Prelude to the Constitution (Part I of II)

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With the Declaration of Independence in 1776, the 13 American colonies declared themselves to be independent and sovereign states.  (Actually, you could say it was 14 states that declared independence, because the area known as Vermont simultaneously separated from New York.)

After defeating the British during the ensuing first war for independence in 1783, the new states of America set up a confederation designed to ensure equity and equality across all sovereign member states while uniting them for common purposes.

That was the primary goal and core strength documented in the Articles of Confederation.

It is also why each of the 13 sovereign states would have one single independent vote in all matters of decision with respect to the new federal level of confederated government.

If it hadn’t overlooked a few key interstate commerce-related issues, the Articles of Confederation would likely still be in place today.

Imagine the clarity retained by such a system, in which the states would still directly specify what the federal government is permitted to do — and not do.

Imagine too, that each sovereign state would still decide how it would fund its share of any activity that it permitted the federal level of government to undertake.

And imagine what the oft-heard phrase “limited government” would mean for America’s citizens today?

To put this into perspective, let’s take a brief look back at the Articles of Confederation, the gaps that did need attention, and the political jockeying that took place … all part of the prelude to the Constitution.

One of the original Articles of Confederation’s strengths was also a weakness.

To ensure equity and equality, the founders wisely established that every state had one vote.  But, in order to revise or amend any part of it, every state had to unanimously vote to affect a proposed change.  That meant any state held veto power.  Given that the federal government was purposefully kept weak, some — including Founder James Madison — said that the federal government could not intervene in or regulate disagreements between states.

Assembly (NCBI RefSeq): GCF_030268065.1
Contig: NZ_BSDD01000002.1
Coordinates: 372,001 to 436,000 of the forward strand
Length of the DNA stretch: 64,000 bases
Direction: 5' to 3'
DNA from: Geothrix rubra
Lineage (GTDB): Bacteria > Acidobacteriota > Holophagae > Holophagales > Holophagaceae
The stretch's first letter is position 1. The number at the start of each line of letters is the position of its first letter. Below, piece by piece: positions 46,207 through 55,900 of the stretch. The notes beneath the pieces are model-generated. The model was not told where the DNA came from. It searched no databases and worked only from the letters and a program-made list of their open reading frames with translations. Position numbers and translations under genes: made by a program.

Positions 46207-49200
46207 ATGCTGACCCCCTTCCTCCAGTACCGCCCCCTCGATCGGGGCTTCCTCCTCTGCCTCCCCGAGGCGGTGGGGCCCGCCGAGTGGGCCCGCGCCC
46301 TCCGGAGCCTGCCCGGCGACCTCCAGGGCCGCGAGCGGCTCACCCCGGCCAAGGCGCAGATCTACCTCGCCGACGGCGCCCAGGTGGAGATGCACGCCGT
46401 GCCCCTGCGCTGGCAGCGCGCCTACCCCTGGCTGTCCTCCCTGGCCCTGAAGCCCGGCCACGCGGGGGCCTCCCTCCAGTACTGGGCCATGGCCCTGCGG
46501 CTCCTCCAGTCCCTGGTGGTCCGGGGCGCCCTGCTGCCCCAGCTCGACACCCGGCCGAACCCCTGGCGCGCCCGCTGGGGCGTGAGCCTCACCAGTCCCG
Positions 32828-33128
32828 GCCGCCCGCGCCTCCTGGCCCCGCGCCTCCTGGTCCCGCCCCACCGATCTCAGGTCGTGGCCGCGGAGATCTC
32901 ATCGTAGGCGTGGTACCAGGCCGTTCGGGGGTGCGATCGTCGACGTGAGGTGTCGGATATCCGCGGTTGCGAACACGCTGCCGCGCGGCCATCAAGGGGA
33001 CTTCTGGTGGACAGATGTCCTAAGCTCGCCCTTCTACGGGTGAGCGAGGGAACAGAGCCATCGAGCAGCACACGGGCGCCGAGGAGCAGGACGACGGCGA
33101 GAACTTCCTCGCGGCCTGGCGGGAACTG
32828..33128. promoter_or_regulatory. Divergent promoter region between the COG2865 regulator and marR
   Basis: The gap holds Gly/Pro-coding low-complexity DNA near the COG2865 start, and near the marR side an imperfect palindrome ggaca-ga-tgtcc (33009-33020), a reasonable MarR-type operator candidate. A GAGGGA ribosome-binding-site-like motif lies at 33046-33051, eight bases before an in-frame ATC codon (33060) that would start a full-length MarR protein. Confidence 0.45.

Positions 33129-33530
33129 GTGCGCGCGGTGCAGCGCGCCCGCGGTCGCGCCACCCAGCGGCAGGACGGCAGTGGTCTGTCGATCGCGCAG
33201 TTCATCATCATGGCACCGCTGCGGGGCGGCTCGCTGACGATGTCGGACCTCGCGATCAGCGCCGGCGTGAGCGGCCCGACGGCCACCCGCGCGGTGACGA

What were some examples of the real or perceived problems back then?  For one, Maryland and Virginia argued over control of the Potomac River.  For another, Rhode Island was taxing all traffic passing though it.

Such actions provided fodder for the political propensities of some Founders and others who wanted a more dominant federal government.

Perhaps the most important weakness of the Articles of Confederation was that it didn’t give the federal government the ability to regulate trade.  Others have included the federal government’s inability to collect taxes on the list of the Articles’ weaknesses.

In my view, there is some validity in the former instances; barely any in the latter claim.

In both, amendments to the Articles of Confederation could have resolved all problems.

Unfortunately, egos and the pursuit of power were as present back then as they are these days.

Well, maybe back then they were mere seeds that over time have grown larger, and larger, and larger — like the federal government itself.

Part II is of this two-part series will be published in early September.

Richard Olivastro is president of Olivastro Communications, a professional member of the National Speakers Association and founder of Citizens for Change (www.CFC.us). He can be reached via email at RichOlivastro@gmail.com.